• Anonymity -- a research condition in which no one, including the researcher, knows the identities of research participants.
  • Baseline -- a control measurement carried out before an experimental treatment.
  • Behaviorism -- school of psychological thought concerned with the observable, tangible, objective facts of behavior, rather than with subjective phenomena such as thoughts, emotions, or impulses. Contemporary behaviorism also emphasizes the study of mental states such as feelings and fantasies to the extent that they can be directly observed and measured.
  • Beliefs -- ideas, doctrines, tenets, etc. that are accepted as true on grounds which are not immediately susceptible to rigorous proof.
  • Benchmarking -- systematically measuring and comparing the operations and outcomes of organizations, systems, processes, etc., against agreed upon "best-in-class" frames of reference.
  • Bias -- a loss of balance and accuracy in the use of research methods. It can appear in research via the sampling frame, random sampling, or non-response. It can also occur at other stages in research, such as while interviewing, in the design of questions, or in the way data are analyzed and presented. Bias means that the research findings will not be representative of, or generalizable to, a wider population.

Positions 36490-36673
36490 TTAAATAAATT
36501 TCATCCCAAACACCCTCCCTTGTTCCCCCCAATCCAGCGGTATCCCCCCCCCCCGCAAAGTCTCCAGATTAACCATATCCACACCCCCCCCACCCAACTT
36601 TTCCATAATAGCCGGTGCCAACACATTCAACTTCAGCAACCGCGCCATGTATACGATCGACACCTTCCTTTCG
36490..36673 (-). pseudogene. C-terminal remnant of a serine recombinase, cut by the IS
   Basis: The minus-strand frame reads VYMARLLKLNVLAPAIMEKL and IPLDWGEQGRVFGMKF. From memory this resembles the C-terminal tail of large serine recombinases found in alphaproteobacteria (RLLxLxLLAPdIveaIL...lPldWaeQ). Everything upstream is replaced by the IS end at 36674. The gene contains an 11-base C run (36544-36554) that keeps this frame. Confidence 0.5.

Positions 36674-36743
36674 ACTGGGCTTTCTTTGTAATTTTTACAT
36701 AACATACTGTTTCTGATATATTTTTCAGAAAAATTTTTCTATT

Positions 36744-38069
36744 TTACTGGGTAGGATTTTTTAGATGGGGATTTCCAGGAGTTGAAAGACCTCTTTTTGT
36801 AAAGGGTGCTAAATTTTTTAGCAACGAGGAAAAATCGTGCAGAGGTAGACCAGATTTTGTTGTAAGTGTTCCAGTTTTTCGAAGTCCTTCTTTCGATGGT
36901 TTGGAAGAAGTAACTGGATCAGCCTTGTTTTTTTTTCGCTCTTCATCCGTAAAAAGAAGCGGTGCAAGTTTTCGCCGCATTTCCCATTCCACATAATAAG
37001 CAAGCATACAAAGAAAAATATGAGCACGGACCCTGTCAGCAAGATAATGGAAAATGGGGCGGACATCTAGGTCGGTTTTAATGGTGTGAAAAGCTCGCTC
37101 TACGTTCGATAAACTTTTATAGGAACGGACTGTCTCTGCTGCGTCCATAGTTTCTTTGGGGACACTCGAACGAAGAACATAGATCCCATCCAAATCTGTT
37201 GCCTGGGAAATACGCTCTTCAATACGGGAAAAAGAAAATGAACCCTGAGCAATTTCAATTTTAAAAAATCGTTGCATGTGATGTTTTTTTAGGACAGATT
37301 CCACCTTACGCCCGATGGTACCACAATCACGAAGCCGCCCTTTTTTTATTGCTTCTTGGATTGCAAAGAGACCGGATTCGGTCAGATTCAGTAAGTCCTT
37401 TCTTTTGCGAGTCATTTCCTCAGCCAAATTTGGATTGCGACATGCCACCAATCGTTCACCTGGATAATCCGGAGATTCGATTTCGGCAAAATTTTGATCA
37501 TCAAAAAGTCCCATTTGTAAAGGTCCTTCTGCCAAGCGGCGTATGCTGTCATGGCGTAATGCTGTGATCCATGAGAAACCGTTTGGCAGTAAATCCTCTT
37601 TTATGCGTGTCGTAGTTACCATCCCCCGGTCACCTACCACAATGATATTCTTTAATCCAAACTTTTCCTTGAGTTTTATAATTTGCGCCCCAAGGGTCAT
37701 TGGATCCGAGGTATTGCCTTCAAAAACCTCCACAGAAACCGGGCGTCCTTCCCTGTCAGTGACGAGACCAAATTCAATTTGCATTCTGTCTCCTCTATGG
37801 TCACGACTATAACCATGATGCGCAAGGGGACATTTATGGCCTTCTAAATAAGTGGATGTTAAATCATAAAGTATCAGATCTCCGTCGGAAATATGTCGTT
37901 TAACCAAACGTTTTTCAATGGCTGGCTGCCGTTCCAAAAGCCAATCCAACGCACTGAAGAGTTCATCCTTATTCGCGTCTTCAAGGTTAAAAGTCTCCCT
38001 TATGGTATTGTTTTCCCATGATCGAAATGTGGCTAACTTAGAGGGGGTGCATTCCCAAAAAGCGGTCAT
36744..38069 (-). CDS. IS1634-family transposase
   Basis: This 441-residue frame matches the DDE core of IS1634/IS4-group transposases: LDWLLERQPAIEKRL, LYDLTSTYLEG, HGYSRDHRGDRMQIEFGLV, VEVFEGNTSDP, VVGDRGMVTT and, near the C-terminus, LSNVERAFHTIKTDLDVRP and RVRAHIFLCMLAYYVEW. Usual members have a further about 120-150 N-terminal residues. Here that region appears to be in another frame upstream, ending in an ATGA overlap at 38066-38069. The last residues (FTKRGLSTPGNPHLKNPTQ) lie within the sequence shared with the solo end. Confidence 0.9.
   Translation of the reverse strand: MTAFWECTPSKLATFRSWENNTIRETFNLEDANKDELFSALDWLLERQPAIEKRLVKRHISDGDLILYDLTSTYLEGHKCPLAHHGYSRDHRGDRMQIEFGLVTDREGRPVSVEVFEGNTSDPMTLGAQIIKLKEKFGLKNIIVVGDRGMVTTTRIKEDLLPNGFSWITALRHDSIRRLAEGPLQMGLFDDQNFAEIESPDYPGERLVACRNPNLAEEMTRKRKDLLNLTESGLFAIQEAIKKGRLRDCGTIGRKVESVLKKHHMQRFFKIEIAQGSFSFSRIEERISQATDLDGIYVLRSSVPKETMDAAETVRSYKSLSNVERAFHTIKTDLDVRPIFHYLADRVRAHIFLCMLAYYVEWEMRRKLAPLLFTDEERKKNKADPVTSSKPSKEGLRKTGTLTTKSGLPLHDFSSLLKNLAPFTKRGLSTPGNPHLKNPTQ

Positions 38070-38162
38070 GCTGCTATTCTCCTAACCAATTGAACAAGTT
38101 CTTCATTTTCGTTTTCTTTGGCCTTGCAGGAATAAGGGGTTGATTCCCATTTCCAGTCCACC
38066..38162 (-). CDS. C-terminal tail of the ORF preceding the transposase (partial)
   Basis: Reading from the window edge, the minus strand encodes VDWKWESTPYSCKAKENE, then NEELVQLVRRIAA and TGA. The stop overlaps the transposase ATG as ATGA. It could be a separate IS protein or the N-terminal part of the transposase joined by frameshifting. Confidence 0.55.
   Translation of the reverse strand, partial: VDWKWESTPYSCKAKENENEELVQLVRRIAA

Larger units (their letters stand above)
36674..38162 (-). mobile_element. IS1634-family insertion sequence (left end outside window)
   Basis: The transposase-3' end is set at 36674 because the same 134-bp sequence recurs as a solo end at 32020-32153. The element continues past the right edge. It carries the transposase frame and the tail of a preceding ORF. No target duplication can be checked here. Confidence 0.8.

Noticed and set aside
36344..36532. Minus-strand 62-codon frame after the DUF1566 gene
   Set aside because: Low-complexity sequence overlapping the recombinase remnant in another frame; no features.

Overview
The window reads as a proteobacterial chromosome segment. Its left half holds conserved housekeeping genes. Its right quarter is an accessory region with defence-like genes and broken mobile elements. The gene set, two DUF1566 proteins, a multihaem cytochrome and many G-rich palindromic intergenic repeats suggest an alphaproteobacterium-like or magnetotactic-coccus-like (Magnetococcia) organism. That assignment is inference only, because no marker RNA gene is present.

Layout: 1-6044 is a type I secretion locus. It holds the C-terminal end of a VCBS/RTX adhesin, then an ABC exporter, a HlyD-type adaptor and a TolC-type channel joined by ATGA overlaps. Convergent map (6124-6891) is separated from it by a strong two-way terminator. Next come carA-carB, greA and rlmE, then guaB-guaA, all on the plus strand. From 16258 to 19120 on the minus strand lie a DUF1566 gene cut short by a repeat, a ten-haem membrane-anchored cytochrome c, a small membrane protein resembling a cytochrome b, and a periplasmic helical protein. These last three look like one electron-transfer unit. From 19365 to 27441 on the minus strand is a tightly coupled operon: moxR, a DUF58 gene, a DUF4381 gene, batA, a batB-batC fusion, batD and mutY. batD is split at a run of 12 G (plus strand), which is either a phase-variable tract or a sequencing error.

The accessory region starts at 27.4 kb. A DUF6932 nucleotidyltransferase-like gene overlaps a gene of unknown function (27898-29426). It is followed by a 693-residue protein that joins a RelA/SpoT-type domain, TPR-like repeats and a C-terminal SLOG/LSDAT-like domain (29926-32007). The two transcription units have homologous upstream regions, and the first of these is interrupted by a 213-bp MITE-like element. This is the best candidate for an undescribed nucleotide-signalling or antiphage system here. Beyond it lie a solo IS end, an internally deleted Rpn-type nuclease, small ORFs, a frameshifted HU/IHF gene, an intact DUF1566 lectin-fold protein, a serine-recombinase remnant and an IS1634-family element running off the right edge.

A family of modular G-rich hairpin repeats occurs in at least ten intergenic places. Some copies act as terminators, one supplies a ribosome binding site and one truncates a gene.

• Case Study -- the collection and presentation of detailed information about a particular participant or small group, frequently including data derived from the subjects themselves.
  • Causal Hypothesis -- a statement hypothesizing that the independent variable affects the dependent variable in some way.
  • Causal Relationship -- the relationship established that shows that an independent variable, and nothing else, causes a change in a dependent variable. It also establishes how much of a change is shown in the dependent variable.
  • Causality -- the relation between cause and effect.
  • Central Tendency -- any way of describing or characterizing typical, average, or common values in some distribution.
  • Chi-square Analysis -- a common non-parametric statistical test which compares an expected proportion or ratio to an actual proportion or ratio.